Sanctions and the Struggle for a Democratic South Africa

by Jennifer Davis, American Committee on Africa
New York, New York, United States
About May 1991
Publisher: American Committee on Africa
4 pages
Type: Pamphlet
Coverage in Africa: South Africa
Coverage outside Africa: United States
Language: English
The pamphlet consists of testimony by Jennifer Davis on April 30 about the importance of keeping sanctions against South Africa to two Congressional subcommittees of the House Foreign Affairs Committee. Davis says that, nearly five years ago, Congress passed the Comprehensive Anti-Apartheid Act, imposing sanctions against South Africa and specifying conditions that must be met before sanctions can be lifted. The Bush Administration has seized on the first reforms as approaching justification for lifting sanctions. Today, 28 states, 25 counties and 91 cities have taken economic action against corporations whose investments in South Africa subsidize apartheid. The American Committee on Africa has uncovered evidence that just during the period from June to December 1990, over 20 tons of U.S. shotguns and ammunition were sent to South Africa. The pamphlet discusses Nelson Mandela; F.W. de Klerk; ANC (African National Congress); the South African Defence Force; General A.J. Liebenberg; Gatsha Buthelezi; P.W. Botha; Jay Naidoo, the General Secretary of the Congress of South African Trade Unions (COSATU); P.A.C. (Pan Africanist Congress); NACTU (National Council of Trade Unions); the South African Council of Churches; the Human Rights Commission; the Detroit Police and Firefighters Pension Funds; J.P. Morgan; and the Amalgamated Clothing and Textile Workers Union. • Political Prisoners • Education • Land • Violence • White House Hostility to Sanctions • Conclusion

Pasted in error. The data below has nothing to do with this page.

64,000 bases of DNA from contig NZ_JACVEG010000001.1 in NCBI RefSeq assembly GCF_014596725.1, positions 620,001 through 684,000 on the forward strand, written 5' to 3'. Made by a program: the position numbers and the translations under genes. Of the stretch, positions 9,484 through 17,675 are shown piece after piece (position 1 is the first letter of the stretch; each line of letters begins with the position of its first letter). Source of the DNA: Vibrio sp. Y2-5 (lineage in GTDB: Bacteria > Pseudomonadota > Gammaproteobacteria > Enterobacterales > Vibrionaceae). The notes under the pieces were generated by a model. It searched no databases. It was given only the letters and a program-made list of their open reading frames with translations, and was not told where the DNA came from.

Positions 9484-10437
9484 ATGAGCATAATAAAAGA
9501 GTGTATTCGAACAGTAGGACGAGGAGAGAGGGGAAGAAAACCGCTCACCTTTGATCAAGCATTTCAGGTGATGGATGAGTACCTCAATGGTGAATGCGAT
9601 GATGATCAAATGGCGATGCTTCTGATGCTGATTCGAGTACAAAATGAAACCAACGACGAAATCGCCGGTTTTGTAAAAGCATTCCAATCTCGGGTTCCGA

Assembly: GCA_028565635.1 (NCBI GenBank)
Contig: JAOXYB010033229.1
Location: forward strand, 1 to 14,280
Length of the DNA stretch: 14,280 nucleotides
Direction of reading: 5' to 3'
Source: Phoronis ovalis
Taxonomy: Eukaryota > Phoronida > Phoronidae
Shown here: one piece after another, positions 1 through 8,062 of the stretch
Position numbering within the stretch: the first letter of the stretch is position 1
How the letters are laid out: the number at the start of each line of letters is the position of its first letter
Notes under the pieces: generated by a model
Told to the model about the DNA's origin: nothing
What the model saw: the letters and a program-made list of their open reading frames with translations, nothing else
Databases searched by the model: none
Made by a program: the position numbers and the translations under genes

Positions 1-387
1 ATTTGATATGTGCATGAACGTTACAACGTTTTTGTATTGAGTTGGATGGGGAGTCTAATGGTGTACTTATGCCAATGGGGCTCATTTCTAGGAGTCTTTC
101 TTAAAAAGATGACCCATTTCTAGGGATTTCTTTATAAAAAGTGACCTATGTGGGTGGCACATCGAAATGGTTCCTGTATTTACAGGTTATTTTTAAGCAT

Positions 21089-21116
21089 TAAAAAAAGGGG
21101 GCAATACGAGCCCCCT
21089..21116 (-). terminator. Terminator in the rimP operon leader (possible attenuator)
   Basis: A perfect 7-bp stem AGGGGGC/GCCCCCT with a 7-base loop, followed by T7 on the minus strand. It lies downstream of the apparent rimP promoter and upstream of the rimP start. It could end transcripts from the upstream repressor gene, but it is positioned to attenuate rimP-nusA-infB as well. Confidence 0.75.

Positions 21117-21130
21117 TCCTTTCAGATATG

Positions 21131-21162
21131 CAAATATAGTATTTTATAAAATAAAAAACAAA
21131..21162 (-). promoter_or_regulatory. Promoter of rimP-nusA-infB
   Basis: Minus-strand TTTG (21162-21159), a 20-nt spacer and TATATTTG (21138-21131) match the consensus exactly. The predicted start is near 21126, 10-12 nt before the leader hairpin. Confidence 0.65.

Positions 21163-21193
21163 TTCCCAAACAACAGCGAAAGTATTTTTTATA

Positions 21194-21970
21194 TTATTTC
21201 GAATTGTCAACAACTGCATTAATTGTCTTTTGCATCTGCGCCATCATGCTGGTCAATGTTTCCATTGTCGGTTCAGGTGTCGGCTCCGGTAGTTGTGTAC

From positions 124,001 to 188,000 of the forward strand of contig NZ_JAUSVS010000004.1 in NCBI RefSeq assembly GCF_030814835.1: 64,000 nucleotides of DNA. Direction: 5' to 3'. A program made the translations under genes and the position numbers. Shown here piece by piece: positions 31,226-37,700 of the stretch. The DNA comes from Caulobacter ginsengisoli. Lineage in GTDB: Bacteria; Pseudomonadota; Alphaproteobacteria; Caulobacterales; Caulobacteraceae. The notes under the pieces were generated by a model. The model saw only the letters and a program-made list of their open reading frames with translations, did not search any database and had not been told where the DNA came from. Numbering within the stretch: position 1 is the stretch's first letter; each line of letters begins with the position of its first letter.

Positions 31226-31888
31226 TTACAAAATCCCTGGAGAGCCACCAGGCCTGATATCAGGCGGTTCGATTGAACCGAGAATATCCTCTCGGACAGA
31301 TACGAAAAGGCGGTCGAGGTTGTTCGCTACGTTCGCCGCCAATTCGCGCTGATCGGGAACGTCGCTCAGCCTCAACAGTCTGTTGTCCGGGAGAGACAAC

This item was digitized for Aluka, which made it available to the African Activist Archive.
Used by permission of Africa Action (successor to the American Committee on Africa).
Collection: Africa Action Archive